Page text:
Can anyone give me a clue as what went wrong with my ist attempt at baking sourdough, bread was quite heavy and had a crack running around the outside near the top, my first thoughts were the sourdough was not strong enough or the proving temp was not hot enough. Any suggestions would be appreciated
There are so many things that affect the outcome of your loaf that it is difficult to say without more information:
Recipe particularly water to dough ratio
temperature and time of proof, etc
My first guess would be it didn't proof quite long enough so the oven spring "splt" the loaf.
With more information some of the old timers here could probably narrow it down some more.
Elkhorn is right there could be a number of factors involved that more details might help to define.
However, looking at your pictures a few things suggest themselves.
Firstly, I suspect that your hydration might be a bit low or you have used a lot of flour when shaping your loaf as I can see folds that have not sealed and you obviously did not have a nice tight smooth skin on the loaf before you put it into the tin.
I think I am right in assuming that the loaf was baked in a tin.
When a loaf rises during baking, it will split at a point of weakness or of high stress concentration such as a sharp bend or corner. This is the idea of slashing a loaf as it gives a ready made line of weakness and allows the baker some more control over how the loaf rises and expands. In your case, the point of weakness was at the change in curvature between the tin and the top of the loaf.
It also appears that you have slashed the top of the loaf but diagonally to the centre-line of the loaf. This makes the loaf want to expand more in the longitudinal direction and you might be better to slash more along the centre line at a slight angle so that the slashes can overlap slightly. This will give you a greater component of lateral expansion and vertical as well.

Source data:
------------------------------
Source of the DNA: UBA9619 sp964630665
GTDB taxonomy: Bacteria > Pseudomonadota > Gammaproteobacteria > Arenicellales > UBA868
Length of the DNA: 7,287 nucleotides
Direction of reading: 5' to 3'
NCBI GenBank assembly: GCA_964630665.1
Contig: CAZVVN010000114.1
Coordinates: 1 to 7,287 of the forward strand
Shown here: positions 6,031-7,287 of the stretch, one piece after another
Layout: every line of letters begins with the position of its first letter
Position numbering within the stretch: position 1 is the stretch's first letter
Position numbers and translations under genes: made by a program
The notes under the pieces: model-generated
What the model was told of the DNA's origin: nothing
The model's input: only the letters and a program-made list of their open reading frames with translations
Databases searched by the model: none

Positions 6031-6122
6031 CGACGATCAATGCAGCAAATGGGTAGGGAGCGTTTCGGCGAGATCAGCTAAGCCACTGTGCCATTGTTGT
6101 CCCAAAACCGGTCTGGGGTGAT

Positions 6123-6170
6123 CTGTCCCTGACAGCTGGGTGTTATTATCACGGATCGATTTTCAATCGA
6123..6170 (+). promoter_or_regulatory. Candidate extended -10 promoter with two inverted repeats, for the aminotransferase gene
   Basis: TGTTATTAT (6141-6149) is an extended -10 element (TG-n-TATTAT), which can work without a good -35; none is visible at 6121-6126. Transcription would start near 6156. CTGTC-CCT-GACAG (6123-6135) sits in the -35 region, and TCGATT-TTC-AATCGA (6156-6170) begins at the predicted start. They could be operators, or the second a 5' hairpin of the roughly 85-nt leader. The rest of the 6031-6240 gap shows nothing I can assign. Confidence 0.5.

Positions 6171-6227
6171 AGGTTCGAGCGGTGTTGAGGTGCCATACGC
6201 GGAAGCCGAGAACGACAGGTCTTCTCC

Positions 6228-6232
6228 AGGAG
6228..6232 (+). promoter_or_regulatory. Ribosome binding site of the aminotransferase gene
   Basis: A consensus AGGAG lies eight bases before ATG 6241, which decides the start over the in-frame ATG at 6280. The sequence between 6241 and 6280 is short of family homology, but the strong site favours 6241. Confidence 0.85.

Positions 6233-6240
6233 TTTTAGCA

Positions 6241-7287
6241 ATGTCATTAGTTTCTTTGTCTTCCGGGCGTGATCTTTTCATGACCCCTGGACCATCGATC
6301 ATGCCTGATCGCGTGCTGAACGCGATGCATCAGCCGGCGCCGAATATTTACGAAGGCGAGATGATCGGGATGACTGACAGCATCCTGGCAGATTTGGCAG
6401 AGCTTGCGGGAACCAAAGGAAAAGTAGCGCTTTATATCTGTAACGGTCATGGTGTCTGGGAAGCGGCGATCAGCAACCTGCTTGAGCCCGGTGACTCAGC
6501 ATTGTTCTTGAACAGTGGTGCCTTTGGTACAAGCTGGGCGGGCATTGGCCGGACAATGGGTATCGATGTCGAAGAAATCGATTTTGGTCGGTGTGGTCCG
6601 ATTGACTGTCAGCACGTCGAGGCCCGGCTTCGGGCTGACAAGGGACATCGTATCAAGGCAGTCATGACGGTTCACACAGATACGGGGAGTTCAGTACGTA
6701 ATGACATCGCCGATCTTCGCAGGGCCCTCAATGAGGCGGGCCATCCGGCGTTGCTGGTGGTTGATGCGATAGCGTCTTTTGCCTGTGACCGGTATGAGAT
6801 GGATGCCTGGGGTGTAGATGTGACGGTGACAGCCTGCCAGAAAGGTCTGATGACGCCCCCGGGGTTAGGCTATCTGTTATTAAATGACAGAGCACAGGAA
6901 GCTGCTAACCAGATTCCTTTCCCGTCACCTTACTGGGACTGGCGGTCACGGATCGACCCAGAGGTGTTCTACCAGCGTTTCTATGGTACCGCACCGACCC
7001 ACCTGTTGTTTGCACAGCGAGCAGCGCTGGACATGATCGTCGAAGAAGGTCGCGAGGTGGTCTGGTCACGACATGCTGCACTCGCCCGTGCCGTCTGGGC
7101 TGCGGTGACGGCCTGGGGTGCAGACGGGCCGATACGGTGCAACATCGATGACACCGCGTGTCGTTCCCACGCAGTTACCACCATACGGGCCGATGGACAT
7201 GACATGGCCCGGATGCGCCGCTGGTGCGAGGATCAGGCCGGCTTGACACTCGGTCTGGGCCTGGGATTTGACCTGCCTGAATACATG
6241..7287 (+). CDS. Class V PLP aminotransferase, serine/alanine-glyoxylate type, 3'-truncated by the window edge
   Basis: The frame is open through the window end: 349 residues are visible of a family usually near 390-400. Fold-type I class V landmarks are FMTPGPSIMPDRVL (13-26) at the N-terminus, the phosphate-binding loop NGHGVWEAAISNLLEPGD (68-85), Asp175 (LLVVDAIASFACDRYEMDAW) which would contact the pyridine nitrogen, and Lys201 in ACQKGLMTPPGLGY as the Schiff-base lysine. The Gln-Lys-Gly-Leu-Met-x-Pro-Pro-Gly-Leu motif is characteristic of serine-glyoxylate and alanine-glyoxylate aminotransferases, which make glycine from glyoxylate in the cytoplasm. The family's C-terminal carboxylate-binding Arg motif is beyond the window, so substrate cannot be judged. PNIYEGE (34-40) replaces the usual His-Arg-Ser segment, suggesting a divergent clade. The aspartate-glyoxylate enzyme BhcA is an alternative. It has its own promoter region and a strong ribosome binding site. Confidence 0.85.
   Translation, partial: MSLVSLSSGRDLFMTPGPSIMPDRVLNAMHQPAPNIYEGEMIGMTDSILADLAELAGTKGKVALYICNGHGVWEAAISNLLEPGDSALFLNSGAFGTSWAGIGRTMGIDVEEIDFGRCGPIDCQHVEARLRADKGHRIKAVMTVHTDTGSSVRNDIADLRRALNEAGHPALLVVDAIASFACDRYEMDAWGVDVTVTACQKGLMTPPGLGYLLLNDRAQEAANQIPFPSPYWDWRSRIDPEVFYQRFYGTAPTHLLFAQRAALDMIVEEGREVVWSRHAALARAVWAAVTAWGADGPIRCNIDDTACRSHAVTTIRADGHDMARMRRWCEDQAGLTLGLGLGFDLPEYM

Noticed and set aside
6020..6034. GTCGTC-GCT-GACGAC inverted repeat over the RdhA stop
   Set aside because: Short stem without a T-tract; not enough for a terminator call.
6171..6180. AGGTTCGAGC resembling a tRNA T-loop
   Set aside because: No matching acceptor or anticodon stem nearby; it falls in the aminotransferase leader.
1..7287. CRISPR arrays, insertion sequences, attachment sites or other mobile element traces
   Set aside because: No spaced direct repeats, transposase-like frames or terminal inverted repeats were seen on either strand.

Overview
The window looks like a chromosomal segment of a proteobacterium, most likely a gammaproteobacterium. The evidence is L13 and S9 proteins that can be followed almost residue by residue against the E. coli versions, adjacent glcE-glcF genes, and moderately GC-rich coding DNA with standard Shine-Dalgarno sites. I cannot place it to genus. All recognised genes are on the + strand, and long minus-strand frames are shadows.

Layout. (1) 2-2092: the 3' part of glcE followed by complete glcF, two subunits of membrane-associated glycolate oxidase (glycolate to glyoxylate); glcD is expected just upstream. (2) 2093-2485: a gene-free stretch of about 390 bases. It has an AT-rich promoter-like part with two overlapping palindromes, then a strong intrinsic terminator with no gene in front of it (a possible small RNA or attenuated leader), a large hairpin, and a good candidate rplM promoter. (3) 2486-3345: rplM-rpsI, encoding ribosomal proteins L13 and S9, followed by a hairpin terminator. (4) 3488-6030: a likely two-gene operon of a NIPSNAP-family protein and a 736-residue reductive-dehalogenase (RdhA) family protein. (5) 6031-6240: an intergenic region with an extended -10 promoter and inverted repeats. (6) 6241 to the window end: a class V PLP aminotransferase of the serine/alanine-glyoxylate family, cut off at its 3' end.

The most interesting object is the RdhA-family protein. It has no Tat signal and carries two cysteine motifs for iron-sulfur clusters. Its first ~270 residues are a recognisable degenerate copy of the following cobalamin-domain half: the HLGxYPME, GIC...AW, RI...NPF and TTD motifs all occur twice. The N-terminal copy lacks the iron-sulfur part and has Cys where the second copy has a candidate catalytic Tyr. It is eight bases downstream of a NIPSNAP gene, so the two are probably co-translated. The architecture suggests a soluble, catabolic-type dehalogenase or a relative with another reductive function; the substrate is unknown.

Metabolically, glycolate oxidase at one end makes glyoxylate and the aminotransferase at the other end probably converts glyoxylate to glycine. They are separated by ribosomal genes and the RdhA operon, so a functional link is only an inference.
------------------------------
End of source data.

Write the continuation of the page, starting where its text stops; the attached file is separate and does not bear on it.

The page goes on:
Another likely contributing factor is that the skin of the loaf dried out and formed a crust too quickly preventing the loaf from rising in baking and then breaking along the aforesaid line of weakness. This could happen to some extend during proving if the environment used was too dry or the loaf was not well enough covered. Or it could happen in the oven and might be helped by the introduction of moisture in one form or another. Some use a tray of boiling water in the bottom of the oven, some spray water from a spray bottle at regular intervals and some toss in ice-blocks. The latter two cause greater temperature fluctuations and heat loss. Generally steam should only be used for the first 10-15 minutes of baking to give the crust time to dry and crisp after rising is complete.
Hope this helps but stick with it. I have found that the best help of all is practice.
Good luck with your projects.
Thanks again for your help, I will keep trying and hopefully have some success